September and October are the wet season at its highest. They are the wettest months of the year in terms of rainfall. Some of the hotels, resorts, and lodges close off completely during this period. Others offer huge discounts to visitors. Again, the country is quiet, calm, and a lot less crowded with tourists.
The hurricane season is also at its peak, with a considerable chance of a tropical storm hitting Costa Rica, causing floods and landslides. In any case, if you plan to visit Costa Rica in September and October, bring a raincoat with you.
November, much like May, is a transitional month. The rain starts to slow down, but nature is still lush, green, and breezy. It’s still not the high season, but November is slowly becoming a really popular month for visitors.
December 20th marks the official beginning of the dry season. The beginning of the month is still quiet and the prices of hotels and resorts stay low. But as the Christmas holidays draw near, Costa Rica once again becomes a really popular place. But, there’s still rainfall and strong winds, so surfers and kayakers should be really careful.
January and February, on the other hand, have perfect weather and start the peak of the high tourist season. The rain is minimal — especially in February, the driest month of the year — perfect beach weather, but limited hotel availability, so book in advance.
The end of the winter is the most popular period for tourists, weather-wise. The streets and the beaches are once again crowded, and there’s a general sense of merriment in Costa Rica – probably because there’s no rain.
The weather in March is like that of January and February. Almost no rain, lots of sun, a bit higher temperatures, and less humidity. Spring breakers are all over Costa Rica.
April is the hottest month of the year, and still very crowded and fun, with almost no available hotels whatsoever. Easter week is also a huge thing in Costa Rica, with plenty of crowds, festivals, and celebrations. Beaches are crowded, too
May, much like November, is a transitional month, when the dry season starts to dwindle, and the rains start to fall more frequently. After Easter the crowds start thinning, and it’s once again a great opportunity for budget travelers to visit Costa Rica, as the prices of the hotel start dropping.
You’re in no particular danger of poisoning from carbon monoxide while traveling to Costa Rica.
That being said, there were a couple of cases which are worth mentioning, both of them caused by unfortunate circumstances and carelessness.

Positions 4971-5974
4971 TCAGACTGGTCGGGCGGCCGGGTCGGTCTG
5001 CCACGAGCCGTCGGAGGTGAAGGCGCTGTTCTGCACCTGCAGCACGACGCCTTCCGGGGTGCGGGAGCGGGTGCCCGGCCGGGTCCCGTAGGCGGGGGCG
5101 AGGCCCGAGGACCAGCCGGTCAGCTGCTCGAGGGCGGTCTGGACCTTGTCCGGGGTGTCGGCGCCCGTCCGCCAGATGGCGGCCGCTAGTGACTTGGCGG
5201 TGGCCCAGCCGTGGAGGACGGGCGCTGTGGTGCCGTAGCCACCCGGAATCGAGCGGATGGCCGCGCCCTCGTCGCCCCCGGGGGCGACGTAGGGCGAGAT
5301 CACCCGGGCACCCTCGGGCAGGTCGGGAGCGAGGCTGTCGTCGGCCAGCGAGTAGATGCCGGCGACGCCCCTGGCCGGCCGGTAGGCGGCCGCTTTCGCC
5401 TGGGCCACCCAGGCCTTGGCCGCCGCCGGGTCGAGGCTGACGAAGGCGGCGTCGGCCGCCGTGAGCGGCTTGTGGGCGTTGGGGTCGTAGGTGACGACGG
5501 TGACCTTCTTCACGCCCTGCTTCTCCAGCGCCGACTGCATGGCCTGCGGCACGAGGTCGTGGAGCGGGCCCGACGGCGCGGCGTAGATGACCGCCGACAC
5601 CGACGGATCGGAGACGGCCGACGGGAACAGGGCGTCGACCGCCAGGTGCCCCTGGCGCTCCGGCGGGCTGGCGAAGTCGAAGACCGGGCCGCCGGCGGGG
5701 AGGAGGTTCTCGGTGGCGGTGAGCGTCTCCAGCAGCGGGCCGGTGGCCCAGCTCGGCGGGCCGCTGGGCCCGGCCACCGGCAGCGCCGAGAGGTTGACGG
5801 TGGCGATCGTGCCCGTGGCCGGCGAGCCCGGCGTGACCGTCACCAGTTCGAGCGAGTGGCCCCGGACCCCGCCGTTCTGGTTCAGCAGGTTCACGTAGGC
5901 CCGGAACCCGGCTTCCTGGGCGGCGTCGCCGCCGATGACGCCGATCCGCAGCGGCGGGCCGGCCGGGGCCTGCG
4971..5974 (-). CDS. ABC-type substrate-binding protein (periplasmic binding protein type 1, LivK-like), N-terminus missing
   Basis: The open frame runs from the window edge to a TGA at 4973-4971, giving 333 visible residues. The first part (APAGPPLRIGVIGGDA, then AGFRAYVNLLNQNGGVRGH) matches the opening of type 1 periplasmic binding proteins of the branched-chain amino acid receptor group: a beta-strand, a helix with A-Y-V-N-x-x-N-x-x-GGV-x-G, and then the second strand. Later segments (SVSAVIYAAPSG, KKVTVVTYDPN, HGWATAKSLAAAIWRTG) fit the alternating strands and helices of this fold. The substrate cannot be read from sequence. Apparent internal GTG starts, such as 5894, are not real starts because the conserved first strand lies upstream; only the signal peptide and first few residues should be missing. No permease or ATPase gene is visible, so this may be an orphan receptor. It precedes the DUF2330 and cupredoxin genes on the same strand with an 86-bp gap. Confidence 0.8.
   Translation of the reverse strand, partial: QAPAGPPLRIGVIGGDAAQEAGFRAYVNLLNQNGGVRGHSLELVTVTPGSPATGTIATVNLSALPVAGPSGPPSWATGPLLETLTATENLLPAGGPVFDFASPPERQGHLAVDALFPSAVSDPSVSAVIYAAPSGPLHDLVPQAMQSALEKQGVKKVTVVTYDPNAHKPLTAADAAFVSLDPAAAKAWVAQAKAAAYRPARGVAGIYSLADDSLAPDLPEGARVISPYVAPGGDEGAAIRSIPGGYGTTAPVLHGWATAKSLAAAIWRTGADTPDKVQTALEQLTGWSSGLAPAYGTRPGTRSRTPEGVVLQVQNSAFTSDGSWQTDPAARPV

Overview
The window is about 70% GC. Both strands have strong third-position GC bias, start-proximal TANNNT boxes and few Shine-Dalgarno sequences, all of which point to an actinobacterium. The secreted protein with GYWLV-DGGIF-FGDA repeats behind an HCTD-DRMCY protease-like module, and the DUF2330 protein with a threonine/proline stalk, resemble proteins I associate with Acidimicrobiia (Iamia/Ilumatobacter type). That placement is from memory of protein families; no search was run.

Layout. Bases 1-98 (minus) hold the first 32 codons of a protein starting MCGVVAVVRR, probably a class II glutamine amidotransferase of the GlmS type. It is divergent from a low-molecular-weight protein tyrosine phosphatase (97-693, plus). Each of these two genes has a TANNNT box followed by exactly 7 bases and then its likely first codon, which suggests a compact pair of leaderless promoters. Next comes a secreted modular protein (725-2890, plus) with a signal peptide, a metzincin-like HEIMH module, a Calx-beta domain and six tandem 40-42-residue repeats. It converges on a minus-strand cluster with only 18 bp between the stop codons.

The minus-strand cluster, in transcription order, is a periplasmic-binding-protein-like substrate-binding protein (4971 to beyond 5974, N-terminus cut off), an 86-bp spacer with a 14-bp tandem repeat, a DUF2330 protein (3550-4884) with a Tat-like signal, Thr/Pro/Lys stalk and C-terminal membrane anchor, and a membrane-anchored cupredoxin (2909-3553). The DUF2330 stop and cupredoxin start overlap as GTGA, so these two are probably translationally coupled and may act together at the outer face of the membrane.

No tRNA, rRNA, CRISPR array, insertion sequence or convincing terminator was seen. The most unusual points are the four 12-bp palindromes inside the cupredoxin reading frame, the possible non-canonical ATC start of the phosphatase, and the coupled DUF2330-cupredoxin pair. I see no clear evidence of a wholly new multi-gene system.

In 2015 two nursing professionals were found dead in their car, parked in Playa Uvita, in the southern Pacific area of Costa Rica. The engine was working and the air conditioning was on when they were found. Poisoning with carbon monoxide was estimated as the most likely cause of death.
A few years before that, two individuals were found dead in similar circumstances. The tragic event happened in a love motel between Tres Rios and Cartago. The couple left the engine of the car — which was adjacent to the apartment — running, and died from carbon monoxide poisoning.
Carbon monoxide is an invisible and odorless gas that is especially dangerous in closed spaces, without any air circulation. Prolonged exposure may lead to brain damage, paralysis, and even death. Most of the time people notice the presence of carbon monoxide after the symptoms, such as vomiting, headache, and stomach ache have manifested.
The best thing you could do is to buy a portable CO detector which costs only around $20. That way, you’ll have one less worry.
- Always bring your personal ID (such as passport) with you; the police accept photocopies of the document.
- Never buy or use drugs; the minimum sentence for drug possession or drug trafficking is eight years.
- Stay out of dangerous areas.
- Never leave your drinks unattended.
- Never enter a non-official taxi.
- Don’t stop your car for strangers signaling for help.
- Be careful when using an ATM.
- Never show your affluence and flaunt your valuables.
- Don’t leave your valuables unattended at the beach or while using public transport.
- Be cautious when using credit or debit cards, since fraud is quite common.
Public transportation in Costa Rica can be risky and unsafe.
According to the Canadian travel advisory, the public bus transportation in the country is very unreliable. They point out that “schedules and routes may not be accurate. Vehicles are often late due to traffic and road conditions. Itineraries may also vary from the ones originally announced.”
The Australian travel advisory also suggests that using public transportation may put you in unnecessarily risky situations, especially concerning theft, as pickpockets usually target public buses.
You should avoid placing your valuables in the underhead compartment or under your seat. Even sleeping while riding the bus is considered unsafe.